The use of antidepressants for bipolar depression is still controversial. The major criticism regarding use of antidepressants in instances of bipolar depression is based on the risk of destabilizing mood, switching into mania or hypomania [54–56] or increasing the cycle frequency [57, 58]. Such negative effects appear to be limited to certain classes of antidepressants [59–61]. Factors which appear to increase the risk of destabilization are: presence of mixed states [62, 63], subthreshold manic symptoms at baseline  and BD-I (versus BD-II) [65, 66], which suggests that different subpopulations may present different vulnerabilities to affective switching. In the STEP-BD study, approximately 15% of bipolar patients receiving long-term treatment with antidepressants developed a chronic irritable dysphoric state (ACID syndrome). The study indicated that the risk of developing ACID symptoms was linked to a previous history of antidepressant-induced affective switch, and to female gender . Finally, the use of antidepressants may significantly increase the risk of suicidal ideation .
The efficacy of antidepressants in the acute treatment of bipolar depression is uncertain. The STEP-BD study showed similar efficacy comparing lithium or divalproex, alone or associated with an antidepressant . In his meta-analysis, Gijsman et al.  suggested antidepressants as being effective in the short-term treatment of bipolar depression, but in a more recent meta-analysis, antidepressants were found not to be superior in any way to placebos in the acute treatment of bipolar depression . Then again, Altshuler et al.  suggested the usefulness of maintaining antidepressant treatments within the subpopulation of patients who require both a mood stabilizer and an antidepressant to achieve complete remission from depressive episodes. Also controversial is the efficacy of long-term treatment with antidepressants in protecting patients from the recurrences of bipolar depression [55, 72]. A meta-analysis of seven trials involving long-term treatments concluded that long-term adjunctive antidepressant treatments were not superior to mood stabilizers alone in protecting patients from recurrences, and that antidepressant monotherapies were associated with higher risks of mania or hypomania relapses .
Antidepressants administered within monotherapy are contraindicated for BD-I, because of the high risk of inducing mania or rapid cycling . However, the risk/benefits may be different in BD-I and BD-II, and some studies suggest the efficacy and safety of antidepressant monotherapies in the treatment of BD-II [74–77]. CANMAT guidelines recommend antidepressants associated with mood stabilizers or atypical antipsychotics in the treatment of acute bipolar depression. Antidepressant monotherapy is only recommended as a third line treatment for BD-II, particularly for those with infrequent hypomanias .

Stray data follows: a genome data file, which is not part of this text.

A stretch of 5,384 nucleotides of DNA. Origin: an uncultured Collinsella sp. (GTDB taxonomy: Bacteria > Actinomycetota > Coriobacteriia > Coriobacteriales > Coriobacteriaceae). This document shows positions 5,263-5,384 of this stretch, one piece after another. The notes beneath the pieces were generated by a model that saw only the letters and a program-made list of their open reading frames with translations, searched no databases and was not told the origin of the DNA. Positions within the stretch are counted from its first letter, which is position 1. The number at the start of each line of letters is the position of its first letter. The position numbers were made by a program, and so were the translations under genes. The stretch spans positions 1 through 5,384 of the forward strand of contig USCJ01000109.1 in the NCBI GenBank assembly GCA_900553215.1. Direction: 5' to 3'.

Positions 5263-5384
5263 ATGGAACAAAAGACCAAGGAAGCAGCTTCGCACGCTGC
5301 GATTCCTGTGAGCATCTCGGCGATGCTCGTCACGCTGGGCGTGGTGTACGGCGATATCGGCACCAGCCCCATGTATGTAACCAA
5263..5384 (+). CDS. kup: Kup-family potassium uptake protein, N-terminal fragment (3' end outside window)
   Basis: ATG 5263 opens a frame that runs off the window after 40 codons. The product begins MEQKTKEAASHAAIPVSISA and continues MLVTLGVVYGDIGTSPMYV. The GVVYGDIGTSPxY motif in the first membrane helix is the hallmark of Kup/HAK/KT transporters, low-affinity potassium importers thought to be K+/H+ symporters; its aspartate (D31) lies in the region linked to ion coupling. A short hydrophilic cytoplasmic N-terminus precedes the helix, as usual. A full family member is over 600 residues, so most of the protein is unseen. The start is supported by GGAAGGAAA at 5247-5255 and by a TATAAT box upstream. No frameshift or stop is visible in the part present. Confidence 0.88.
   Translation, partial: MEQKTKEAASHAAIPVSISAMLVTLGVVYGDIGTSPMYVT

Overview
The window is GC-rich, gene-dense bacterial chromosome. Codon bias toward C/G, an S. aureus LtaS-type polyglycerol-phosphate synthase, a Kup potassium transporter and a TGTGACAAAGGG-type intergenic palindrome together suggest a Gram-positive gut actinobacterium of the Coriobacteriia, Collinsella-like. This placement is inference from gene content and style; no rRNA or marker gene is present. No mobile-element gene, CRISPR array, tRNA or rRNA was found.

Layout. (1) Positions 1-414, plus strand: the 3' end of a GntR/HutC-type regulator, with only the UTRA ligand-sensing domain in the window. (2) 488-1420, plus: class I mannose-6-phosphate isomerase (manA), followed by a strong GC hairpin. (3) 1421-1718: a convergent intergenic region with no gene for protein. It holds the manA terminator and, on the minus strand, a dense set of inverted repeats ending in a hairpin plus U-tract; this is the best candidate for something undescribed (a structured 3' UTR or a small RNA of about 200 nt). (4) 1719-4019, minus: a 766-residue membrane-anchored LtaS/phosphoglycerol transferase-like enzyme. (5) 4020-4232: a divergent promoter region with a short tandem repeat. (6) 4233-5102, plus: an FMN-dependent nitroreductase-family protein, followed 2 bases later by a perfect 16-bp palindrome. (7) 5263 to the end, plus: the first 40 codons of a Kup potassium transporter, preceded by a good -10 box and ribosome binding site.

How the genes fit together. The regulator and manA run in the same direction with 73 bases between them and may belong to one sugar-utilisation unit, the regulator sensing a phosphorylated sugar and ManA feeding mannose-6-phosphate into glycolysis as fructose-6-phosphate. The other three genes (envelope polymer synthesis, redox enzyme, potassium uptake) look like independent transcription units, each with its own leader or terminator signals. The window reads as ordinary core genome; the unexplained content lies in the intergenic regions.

Finally, though there is agreement on the different guidelines in the discontinuance of treatment with antidepressants during manic episodes, nevertheless they are at times prescribed in cases of acute mania in clinical practice [33, 78]. Within our sampling, antidepressants were prescribed to certain bipolar II patients suffering from current hypomanic symptoms with “mixed” depressive symptoms or with rapid cycling. In both of these conditions, antidepressant treatment is specifically contraindicated .
Non-concordant treatment with guidelines observed in our sample can be explained in different ways. First, the diagnosis of BD, especially type II, can be difficult at the onset of the disorder. In most cases, BD-II patients consult their doctor during the depressive phase, not during the hypomanic phase. Identifying the hypomanic episodes in BD-II can be difficult if appropriate questions are not asked, or if family members are not properly interviewed. Thus, before it is finally recognized, BD can be diagnosed as a recurrent depression over several years [79–82]. Some of the patients in our sample were misdiagnosed as having recurrent major depressive disorder. The second possible reason is that treatment with antidepressants, administered during episodes of depression or for purposes of preventing further episodes, is not suspended during a hypomanic phase, either because patients do not require medical intervention or because symptoms are not recognized. There is no consensus in the current guidelines on criteria governing time frames necessary to interrupt antidepressants , which can create confusion as to the appropriate discontinuation of antidepressants following depressive episodes. It is noteworthy that the CANMAT guidelines do not make explicit recommendations for BD-II hypomania, leaving some potential confusion for the reader whether recommendations for acute mania have to be adopted. Patients not adhering to treatment with mood stabilizers [83–85] is a third possible factor which explains the frequency of treatment with antidepressants, especially in monotherapy. Finally, there remains the possibility of general practitioners not following guidelines for lack of awareness, lack of agreement, or lack of familiarity.
Although the study focused on patients seen between the end of 2006 and beginning of 2009, we decided to use the 2009 guidelines rather than 2007, as some of the recommendations adopted in 2009 were already suggested in the previous version. For example, the possibility to use antidepressant monotherapy in bipolar II patients in depressive phase was already described in 2007, and more explicitly formulated in 2009. Other new recommendations adopted in the 2009 CANMAT version, which could potentially affect the percentage of concordance with guidelines in our sample, concerned with the use of quetiapine monotherapy as first line recommendation of BD-II depression and in BD-I maintenance; the use of divalproex monotherapy as second line recommendation in BD-I and BD-II depression; and the use of quetiapine in combination with lithium or divalproex in BD-I maintenance. In our sample, only two treatments would have been classified in a different way if we had adopted the 2007 guidelines: two BD-II depressive patients taking divalproex monotherapy would have been classified as “doesn’t follow guidelines”, instead of “second line treatment”.
Our study, however, dealt with limitations. Our sample was relatively small, most notably as far as stratification was concerned. Also, we had to contend with a strong representation of depressed patients, which corresponds to a higher prevalence of depressive symptoms in the bipolar population.